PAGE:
Buena Vista University, Estelle Siebens Science Center

Storm Lake, Iowa

  • FIRM

    BWBR Architects, Inc.


    Buena Vista University

  • AREA

    69,700 sq.ft.





Buena Vista University’s (BVU) approach to innovative science education, which emphasizes “learning science by doing science,” has endured since the 1920s. Its science facilities, however, were crowded, inflexible and outdated.

This fall, students and faculty returned to a sparkling new 2½-story, 69,700-square-foot building for learning biology, chemistry, ADDITIONAL INFORMATIONCOST PER SQ FT$206.95FEATURED IN2004 Architectural Portfolio science, mathematics, and physics. With space per student tripled—a design that fosters experiential learning and collaborative research—and a philosophy of “putting science on display,” the new building promises to help re-energize science at BVU.

“The Beaker,” a two-story glass entry rotunda, provides a gathering space for student and faculty interaction, connects the two levels, creates a new face for science, and serves as a metaphor for the research and discovery occurring within. “Science Avenue,” a central public corridor on both levels, divides faculty offices, seminar rooms and study areas from teaching labs and classrooms, and offers myriad opportunities to put science on display—from numerous display cases to three 150-gallon aquariums and a wall that will feature a fossil collection arranged in a timeline.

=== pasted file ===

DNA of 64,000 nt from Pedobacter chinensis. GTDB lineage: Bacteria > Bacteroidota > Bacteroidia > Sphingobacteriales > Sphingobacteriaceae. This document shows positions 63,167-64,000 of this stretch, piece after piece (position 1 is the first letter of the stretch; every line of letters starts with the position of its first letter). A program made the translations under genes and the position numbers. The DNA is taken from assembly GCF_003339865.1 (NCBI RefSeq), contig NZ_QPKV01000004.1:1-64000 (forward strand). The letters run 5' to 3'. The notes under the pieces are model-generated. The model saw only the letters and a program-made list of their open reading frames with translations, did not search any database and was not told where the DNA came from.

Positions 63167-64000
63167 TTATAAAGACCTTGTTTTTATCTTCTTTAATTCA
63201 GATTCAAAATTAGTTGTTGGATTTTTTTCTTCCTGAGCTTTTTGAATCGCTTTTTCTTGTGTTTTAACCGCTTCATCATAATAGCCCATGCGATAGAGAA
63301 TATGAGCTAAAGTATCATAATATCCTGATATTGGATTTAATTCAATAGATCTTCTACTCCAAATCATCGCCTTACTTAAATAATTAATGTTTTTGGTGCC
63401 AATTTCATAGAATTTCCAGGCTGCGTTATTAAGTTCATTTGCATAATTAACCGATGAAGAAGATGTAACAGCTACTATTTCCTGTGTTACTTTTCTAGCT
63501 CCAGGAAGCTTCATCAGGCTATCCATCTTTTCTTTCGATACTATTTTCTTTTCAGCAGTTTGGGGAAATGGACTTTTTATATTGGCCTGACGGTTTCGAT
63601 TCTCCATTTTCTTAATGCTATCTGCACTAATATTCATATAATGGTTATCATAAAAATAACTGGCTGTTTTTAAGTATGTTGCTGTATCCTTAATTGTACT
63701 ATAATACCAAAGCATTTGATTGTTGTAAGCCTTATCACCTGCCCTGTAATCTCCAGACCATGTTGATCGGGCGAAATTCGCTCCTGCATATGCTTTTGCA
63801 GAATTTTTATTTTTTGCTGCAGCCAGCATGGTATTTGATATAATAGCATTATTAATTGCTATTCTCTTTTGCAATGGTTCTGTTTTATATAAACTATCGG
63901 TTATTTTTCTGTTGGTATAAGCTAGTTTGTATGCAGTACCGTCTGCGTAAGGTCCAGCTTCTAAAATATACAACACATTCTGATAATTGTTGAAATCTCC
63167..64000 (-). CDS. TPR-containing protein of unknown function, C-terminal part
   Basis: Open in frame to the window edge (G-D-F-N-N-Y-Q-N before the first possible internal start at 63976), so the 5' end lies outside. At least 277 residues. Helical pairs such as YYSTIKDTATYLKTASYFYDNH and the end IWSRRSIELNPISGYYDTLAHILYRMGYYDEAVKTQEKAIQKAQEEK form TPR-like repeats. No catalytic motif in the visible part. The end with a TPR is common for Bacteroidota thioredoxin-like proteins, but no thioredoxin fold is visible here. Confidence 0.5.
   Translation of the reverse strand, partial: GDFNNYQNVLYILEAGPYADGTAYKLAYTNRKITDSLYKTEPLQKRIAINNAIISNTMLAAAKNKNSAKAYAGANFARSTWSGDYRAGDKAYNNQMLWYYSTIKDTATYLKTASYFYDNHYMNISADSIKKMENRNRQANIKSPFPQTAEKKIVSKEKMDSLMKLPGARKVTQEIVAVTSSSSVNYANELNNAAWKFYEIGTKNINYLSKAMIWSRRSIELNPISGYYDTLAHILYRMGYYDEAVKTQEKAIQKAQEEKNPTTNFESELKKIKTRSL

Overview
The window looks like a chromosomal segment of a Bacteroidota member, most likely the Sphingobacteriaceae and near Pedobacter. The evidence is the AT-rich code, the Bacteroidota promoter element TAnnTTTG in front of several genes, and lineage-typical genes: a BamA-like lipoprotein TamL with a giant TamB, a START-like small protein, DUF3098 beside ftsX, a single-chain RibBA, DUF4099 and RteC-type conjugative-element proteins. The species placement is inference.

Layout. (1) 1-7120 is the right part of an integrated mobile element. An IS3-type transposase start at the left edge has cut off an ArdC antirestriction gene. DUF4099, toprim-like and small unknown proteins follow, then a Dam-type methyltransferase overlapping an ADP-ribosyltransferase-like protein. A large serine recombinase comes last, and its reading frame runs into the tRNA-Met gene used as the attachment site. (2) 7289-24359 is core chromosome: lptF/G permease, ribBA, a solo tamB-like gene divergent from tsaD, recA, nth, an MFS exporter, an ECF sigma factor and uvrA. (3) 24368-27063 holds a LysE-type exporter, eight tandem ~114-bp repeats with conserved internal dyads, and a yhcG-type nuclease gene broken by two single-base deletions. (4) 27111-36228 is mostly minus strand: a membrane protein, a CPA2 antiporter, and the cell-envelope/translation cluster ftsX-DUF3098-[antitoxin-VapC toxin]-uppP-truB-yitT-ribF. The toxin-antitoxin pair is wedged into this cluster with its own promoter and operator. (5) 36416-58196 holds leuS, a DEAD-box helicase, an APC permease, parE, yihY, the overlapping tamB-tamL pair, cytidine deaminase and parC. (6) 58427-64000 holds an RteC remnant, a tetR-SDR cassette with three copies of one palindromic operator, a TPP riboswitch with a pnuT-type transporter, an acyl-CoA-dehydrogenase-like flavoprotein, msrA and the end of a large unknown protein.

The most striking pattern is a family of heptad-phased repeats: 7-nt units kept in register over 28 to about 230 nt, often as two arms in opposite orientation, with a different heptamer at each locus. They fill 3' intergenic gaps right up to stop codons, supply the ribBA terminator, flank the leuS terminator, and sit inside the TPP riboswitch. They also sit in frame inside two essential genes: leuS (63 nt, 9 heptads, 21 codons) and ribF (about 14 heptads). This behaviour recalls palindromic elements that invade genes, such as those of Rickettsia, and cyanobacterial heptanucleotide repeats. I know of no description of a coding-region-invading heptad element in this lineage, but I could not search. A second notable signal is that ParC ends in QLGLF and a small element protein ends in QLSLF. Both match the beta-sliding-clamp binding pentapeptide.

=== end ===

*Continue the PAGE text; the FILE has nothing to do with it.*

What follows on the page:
Expansive windows pull abundant daylight into the labs, which use flexible furnishings and pullout laptop shelves for countertop-free access to BVU’s campuswide wireless network. The labs are complemented by classrooms ranging from a tiered 84-seat room to 30-student classrooms with movable chairs and tables for maximum flexibility; ample seminar rooms, equipment storage areas and whiteboards; and state-of-the-art computer capabilities.

Red brick and arched windows settle the building into its campus context, while a striking use of copper panels as window insets and siding put science on display by showcasing the copper’s oxidation as it weathers. A living prairie planted alongside the building offers outdoor scientific explorations, complemented by a greenhouse with three environmental-growth chambers planted at the end of Science Avenue.